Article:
Hawthorne rocket maker SpaceX is a step closer to taking over NASA's most historic launchpad, where the mighty Saturn V rocket made its moonshot and where the first space shuttle rumbled to life.
The space agency confirmed Friday that it has chosen SpaceX to begin negotiations on a lease to operate Launch Complex 39A at the Kennedy Space Center in Florida.
The pad is where Apollo 11 lifted off in 1969 en route to the first manned moon landing. It is also where the first space shuttle mission in 1981 and the last mission in 2011 were launched.
It's likely to be the place where the next chapter of manned spaceflight will play out, with NASA's plan to outsource space missions to privately funded companies now that the U.S. fleet of space shuttles is retired.
SpaceX has already taken on the task of hauling cargo to the International Space Station, having made three flights out of 12 to restock the orbiting laboratory. The company has a $1.6-billion contract with NASA to do so.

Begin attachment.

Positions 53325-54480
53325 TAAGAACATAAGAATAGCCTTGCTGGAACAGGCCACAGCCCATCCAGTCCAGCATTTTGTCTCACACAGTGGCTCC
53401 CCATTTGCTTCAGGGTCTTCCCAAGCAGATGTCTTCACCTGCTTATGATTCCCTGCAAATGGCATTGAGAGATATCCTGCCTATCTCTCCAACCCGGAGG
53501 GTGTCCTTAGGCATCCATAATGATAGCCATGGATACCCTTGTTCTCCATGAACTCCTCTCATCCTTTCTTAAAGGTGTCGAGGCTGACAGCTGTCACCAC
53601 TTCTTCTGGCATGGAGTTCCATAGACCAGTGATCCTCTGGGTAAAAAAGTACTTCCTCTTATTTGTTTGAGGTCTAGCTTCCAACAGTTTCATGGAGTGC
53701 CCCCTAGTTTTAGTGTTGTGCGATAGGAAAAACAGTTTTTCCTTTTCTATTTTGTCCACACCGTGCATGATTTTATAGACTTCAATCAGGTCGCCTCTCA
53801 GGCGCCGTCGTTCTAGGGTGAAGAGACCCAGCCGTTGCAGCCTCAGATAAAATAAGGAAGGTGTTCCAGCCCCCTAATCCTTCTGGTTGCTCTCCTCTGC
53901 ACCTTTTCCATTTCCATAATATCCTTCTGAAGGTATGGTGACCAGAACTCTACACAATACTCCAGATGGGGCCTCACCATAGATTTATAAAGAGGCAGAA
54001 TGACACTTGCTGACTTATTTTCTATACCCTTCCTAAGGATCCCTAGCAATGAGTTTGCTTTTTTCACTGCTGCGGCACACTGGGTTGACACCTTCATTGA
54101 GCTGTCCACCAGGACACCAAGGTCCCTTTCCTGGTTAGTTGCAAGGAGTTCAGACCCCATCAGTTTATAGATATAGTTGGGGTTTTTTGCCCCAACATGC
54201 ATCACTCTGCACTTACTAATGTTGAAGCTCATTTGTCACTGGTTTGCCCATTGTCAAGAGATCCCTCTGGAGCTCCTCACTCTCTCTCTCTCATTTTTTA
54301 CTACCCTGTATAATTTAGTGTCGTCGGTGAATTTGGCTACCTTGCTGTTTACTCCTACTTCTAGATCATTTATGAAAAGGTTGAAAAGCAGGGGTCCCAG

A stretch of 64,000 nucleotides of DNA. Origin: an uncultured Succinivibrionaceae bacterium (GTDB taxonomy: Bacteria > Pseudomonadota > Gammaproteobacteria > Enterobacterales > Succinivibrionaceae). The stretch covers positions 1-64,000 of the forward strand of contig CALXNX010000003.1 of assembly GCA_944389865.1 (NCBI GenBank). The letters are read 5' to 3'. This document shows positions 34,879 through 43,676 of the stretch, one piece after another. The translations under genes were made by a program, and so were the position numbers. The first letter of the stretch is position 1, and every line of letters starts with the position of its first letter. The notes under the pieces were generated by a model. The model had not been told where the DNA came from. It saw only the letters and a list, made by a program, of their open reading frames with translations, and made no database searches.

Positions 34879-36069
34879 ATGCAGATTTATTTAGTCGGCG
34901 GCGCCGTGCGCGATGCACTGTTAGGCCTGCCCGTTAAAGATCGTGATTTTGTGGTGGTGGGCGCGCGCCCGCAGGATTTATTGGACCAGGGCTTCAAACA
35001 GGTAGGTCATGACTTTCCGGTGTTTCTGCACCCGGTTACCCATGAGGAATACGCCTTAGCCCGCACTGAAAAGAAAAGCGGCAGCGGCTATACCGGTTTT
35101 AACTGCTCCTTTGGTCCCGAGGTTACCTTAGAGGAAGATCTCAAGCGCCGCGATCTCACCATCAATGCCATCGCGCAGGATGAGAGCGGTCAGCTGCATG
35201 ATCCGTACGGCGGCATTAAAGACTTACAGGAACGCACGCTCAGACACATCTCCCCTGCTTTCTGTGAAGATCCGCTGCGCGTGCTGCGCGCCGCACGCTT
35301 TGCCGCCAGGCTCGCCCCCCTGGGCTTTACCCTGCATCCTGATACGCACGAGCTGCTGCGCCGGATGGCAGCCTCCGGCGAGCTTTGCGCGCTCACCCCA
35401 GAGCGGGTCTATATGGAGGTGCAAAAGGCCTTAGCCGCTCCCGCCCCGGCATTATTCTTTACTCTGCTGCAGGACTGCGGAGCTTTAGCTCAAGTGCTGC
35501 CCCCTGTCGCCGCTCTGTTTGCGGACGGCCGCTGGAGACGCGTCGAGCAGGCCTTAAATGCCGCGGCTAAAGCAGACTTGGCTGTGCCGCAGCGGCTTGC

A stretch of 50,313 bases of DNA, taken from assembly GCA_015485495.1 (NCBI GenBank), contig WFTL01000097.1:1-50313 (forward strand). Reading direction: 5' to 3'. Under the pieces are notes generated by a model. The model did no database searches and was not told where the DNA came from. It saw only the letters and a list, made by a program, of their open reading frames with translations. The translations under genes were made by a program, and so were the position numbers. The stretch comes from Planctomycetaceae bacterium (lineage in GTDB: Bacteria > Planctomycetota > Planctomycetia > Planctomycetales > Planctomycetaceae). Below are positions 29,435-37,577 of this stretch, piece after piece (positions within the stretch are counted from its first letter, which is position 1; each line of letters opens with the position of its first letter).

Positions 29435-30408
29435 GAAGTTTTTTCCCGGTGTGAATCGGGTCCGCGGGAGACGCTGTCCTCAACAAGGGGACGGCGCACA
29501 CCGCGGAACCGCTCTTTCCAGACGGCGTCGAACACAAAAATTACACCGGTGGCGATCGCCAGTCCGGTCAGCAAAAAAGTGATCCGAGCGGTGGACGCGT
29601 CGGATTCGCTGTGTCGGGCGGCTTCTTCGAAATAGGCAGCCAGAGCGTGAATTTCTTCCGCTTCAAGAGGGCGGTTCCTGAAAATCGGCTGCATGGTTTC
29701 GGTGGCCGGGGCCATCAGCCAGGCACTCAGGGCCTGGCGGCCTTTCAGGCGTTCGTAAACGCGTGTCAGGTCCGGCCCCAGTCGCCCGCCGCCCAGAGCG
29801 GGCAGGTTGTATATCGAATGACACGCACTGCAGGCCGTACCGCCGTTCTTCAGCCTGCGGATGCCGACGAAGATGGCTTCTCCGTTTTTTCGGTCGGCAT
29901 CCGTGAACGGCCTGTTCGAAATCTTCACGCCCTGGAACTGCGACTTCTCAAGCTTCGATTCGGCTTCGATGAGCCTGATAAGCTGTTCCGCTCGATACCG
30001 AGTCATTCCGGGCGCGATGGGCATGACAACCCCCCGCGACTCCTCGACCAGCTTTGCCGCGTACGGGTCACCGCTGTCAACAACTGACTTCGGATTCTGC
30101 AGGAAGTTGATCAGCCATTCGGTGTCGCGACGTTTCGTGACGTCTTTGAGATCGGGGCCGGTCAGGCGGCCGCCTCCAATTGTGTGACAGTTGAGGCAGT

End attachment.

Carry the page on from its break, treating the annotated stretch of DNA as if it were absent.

The next phase is carrying astronauts.won $440 million from NASA to make its spacecraft astronaut-ready.
SpaceX's capsule is designed to carry seven astronauts. The company is aiming for a manned test flight by 2015.
SpaceX, officially named Space Exploration Technologies Corp., won out on the pad over Blue Origin, a little-known aerospace company founded by Amazon.com founder Jeff Bezos.
Blue Origin, based in Kent, Wash., wanted to lease the launchpad and protested earlier this year when NASA asked for proposals -- it said NASA gave SpaceX an unfair advantage.
The Government Accountability Office looked into the matter and on Thursday denied Blue Origin's protest.
In a statement, SpaceX said it "will gladly accommodate other commercial providers interested in using launch complex 39A for NASA human-rated orbital spaceflight."
NASA said it will begin working with SpaceX to negotiate the terms of its lease for the pad. During those negotiations, the agency said, it will not discuss details of the lease agreement.
Meanwhile, NASA said it is hard at work assembling the Orion spacecraft and preparing its infrastructure for the Space Launch System rocket. It will launch from a nearby pad and take American astronauts far into space, including to an asteroid and Mars.